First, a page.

Title

Green space quality and adolescent mental health: do personality traits matter?

Publication Name

Environmental Research

Abstract

Introduction: Adolescents, especially females, tend to experience poorer mental health if they are higher in introversion and neuroticism. As a result, they also may have more to gain from having quality green space (e.g. parks) nearby to enable restoration, but this remains tested. Method: Cross-sectional data on 2946 adolescents aged 16-17y were extracted from the Longitudinal Study of Australian Children. Multilevel linear regressions assessed association between parent/caregiver green space quality perception with self-reported Strengths and Difficulties Questionnaire Total Difficulties Scores (TDS) and internalising (e.g. anxiety) and externalising (e.g. fidgetiness) subscales. Models were weighted for representativeness, accounted for spatial clustering within postcodes, and adjusted for geographic stratum and socioeconomic confounders. This was followed by adjustment for introversion and neuroticism, and then three-way interaction terms between each trait, green space quality and sex to assess for potential effect modification. Results: Quality green spaces was associated with higher TDS (β = 1.506; SE = 0.371), internalising (β = 0.982; SE = 0.220) and externalising (β = 0.518; SE = 0.234) scores (i.e. poorer mental health). Introversion was associated with higher TDS (β = 1.416; SE = 0.089), higher internalising (β = 1.233; SE = 0.050) and higher externalising scores (β = 0.181; SE = 0.056). Similar associations were observed for neuroticism and TDS (β = 2.283; SE = 0.084), internalising (β = 1.627; SE = 0.046) and externalising scores (β = 0.656; SE = 0.056). Mean levels of introversion were similar for girls and boys (1.73 vs 1.76, p = 0.6573), but mean levels of neuroticism were notably higher in girls than boys (2.42 and 1.67, p < 0.0001). Likelihood ratio tests indicated three-way interactions improved models analysing the internalising subscale outcome only. Green space quality made no difference to associations between introversion or neuroticism and internalising scores in males. Quality green space was associated with 3.2 and 2.1 reductions in mean internalising scores among females with the highest levels of introversion or neuroticism, respectively. Conclusions: Individual differences in psychological traits may predispose some adolescents, and females especially, to restoration from green space.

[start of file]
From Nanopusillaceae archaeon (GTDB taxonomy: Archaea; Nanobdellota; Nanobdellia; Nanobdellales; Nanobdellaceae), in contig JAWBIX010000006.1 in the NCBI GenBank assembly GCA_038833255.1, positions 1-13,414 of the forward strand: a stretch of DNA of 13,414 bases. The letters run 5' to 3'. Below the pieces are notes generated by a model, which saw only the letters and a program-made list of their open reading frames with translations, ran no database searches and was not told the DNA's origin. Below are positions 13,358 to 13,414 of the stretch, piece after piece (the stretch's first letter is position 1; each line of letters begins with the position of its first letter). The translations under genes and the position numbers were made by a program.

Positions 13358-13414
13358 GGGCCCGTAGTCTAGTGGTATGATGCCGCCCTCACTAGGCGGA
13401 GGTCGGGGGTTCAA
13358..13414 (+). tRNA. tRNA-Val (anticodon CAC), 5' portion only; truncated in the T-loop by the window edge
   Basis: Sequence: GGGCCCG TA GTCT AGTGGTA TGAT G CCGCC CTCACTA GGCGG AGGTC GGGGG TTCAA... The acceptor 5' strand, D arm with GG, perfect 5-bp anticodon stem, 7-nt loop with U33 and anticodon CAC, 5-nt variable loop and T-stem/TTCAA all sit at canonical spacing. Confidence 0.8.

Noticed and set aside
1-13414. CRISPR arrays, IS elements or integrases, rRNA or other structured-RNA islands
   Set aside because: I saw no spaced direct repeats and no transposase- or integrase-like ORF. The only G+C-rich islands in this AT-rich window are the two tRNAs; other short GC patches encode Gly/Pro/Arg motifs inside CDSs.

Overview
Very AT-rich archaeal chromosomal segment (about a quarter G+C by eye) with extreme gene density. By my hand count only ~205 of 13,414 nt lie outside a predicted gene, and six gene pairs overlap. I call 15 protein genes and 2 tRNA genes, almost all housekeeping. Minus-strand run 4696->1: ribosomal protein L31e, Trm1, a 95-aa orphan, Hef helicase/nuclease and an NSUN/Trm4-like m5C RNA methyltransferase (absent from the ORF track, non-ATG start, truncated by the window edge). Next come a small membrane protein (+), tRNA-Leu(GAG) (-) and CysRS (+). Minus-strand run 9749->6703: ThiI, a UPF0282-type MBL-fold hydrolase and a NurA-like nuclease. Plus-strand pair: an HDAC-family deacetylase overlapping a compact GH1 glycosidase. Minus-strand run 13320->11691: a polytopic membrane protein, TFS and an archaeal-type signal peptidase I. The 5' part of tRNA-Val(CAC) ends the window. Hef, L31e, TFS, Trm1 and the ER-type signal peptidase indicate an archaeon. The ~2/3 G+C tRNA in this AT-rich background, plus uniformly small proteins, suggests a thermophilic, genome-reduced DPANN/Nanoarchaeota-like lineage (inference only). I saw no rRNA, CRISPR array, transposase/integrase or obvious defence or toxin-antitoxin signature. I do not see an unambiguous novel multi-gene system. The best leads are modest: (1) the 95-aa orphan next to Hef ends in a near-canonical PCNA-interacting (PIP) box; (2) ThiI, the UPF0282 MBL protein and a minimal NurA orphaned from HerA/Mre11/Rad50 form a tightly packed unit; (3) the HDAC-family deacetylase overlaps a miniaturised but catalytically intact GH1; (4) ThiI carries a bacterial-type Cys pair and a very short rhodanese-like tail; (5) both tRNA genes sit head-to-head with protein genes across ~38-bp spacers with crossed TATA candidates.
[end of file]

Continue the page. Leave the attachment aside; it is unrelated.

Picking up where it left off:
Open Access Status

This publication may be available as open access

Volume

206

Article Number

112591

Funding Number

GC15005

Funding Sponsor

European Commission

Share

COinS
 

Link to publisher version (DOI)

http://dx.doi.org/10.1016/j.envres.2021.112591